That is how a Massachusetts Democrat runs for president when he knows that four of the last five Democrats elected president were from Southern or Border states (including Harry Truman from Missouri). But although Kerry's platform is militantly bland, politics has been becoming less so for more than a generation.
In House and Senate votes in 1970, when Vietnam divisiveness was at its peak and the polarizing Richard Nixon was in the White House, about one-third of all votes found a majority of one party opposed by a majority of the other. By 1998 the partisanship was more severe, with half the votes involving opposed majorities. In that year 98 percent of Republicans voted for at least one of the four articles of impeachment against President Clinton; 98 percent of Democrats voted for none.
James Q. Wilson and Karlyn Bowman, writing in the Fall 2003 issue of The Public Interest, say that American politics -- and journalism -- are both experiencing a ``profound'' case of what is known in business as ``market segmentation.'' Voters, and especially ``more educated voters,'' are much more comfortable than they were a generation ago with ideological labels and much more apt to pick their party on the basis of its ideology. The existence of Fox News and public broadcasting news testifies to large ideological blocs of news consumers.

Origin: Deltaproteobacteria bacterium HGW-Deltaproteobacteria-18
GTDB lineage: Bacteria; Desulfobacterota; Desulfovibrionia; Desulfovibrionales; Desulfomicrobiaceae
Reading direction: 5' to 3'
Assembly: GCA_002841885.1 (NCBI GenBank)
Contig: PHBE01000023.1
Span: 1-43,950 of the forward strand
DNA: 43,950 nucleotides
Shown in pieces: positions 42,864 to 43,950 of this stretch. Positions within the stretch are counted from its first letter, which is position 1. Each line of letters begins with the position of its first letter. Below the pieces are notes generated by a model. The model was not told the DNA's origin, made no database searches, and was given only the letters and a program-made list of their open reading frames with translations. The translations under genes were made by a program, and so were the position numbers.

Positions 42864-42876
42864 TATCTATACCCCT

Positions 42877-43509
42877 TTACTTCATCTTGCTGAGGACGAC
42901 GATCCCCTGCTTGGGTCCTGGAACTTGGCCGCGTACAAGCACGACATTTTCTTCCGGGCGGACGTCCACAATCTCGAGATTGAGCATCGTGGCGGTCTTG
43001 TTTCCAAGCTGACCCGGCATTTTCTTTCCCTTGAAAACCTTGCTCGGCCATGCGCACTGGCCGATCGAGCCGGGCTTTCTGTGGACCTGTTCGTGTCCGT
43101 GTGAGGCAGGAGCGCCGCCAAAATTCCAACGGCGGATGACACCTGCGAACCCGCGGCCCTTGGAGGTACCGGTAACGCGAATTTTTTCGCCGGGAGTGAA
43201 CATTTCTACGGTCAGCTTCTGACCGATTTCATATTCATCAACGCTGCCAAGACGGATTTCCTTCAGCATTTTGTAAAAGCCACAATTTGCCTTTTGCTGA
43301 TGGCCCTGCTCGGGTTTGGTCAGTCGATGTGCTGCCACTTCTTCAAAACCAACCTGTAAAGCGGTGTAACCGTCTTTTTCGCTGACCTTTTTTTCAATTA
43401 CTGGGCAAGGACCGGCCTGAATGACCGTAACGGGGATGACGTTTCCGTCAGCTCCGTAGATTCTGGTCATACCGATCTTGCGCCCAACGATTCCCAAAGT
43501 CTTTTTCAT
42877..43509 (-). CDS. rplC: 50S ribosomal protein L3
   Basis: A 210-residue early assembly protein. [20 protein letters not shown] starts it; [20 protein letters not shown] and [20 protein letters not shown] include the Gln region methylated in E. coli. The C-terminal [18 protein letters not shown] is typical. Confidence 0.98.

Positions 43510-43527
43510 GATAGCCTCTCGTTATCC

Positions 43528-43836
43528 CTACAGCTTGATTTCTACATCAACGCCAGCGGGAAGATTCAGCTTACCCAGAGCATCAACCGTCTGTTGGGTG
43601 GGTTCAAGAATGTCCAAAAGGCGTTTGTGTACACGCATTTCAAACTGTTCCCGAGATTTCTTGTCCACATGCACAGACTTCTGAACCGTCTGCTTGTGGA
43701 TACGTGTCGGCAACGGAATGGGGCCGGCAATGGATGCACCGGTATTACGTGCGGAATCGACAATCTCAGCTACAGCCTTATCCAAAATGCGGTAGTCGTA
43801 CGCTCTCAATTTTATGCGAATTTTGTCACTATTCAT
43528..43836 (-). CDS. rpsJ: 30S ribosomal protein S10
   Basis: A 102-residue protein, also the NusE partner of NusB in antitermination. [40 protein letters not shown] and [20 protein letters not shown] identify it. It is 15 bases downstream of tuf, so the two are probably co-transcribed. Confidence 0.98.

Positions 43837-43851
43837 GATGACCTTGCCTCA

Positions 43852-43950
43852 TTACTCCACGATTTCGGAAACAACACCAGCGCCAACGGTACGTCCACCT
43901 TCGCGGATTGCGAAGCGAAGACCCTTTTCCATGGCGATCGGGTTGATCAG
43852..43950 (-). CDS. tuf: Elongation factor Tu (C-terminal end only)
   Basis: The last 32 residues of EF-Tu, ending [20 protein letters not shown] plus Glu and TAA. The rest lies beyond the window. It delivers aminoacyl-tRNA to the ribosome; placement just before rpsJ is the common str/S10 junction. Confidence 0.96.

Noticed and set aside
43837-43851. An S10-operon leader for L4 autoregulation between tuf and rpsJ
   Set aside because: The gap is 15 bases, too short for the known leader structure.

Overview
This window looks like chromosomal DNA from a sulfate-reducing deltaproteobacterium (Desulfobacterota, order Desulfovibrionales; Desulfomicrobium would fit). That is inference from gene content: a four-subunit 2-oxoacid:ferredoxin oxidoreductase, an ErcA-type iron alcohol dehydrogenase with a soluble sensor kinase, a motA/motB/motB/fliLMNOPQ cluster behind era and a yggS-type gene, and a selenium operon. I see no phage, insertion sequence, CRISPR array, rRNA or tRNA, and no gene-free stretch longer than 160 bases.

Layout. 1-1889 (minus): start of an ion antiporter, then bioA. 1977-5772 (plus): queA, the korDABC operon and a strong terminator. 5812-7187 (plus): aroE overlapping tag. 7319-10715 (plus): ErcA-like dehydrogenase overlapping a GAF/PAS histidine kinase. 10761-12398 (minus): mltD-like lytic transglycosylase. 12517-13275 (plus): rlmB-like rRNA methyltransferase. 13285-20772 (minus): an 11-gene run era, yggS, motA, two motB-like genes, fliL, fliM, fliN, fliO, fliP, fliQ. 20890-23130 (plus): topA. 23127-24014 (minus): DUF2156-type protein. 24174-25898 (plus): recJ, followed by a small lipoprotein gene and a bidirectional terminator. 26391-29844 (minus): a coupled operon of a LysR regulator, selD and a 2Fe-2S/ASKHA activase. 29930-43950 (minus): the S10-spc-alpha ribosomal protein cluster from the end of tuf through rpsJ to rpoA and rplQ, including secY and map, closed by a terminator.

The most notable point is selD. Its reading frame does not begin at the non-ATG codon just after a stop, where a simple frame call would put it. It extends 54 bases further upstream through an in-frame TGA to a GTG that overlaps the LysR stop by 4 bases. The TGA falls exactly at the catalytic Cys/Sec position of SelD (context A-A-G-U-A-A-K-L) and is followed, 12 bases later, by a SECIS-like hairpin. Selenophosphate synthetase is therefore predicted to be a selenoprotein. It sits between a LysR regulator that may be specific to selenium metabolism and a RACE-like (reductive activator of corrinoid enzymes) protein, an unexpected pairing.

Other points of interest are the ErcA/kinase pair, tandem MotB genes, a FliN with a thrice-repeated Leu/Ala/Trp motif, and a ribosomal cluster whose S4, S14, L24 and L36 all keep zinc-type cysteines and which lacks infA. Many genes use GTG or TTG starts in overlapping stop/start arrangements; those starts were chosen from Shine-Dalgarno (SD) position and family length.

The segmentation of the national political market is much as it was four years ago. Yes, eight of the nine states where Bush was weakest in 2000 (California, Connecticut, Hawaii, Maryland, Massachusetts, New York, Rhode Island, Vermont) elected Republican governors in 2002 or 2003 (California, by recall). And yes, these eight have a quarter of the nation's population and almost half (46.7 percent) of the electoral votes needed to win (126 of 270). But Bush is unlikely to carry any of them. None of the eight has voted Republican since 1988.
It is commonly said that ``9/11 changed everything.'' But it did not really change the basic fact of today's politics. Even before 9/11, the 57-point disparity between Bush's support from Republicans (88 percent) and Democrats (31 percent) was larger than any polling had ever recorded for any president. Strange but true: The 36 days following the 2000 election -- Florida -- may have had a bigger impact on American politics than did Sept. 11, 2001.
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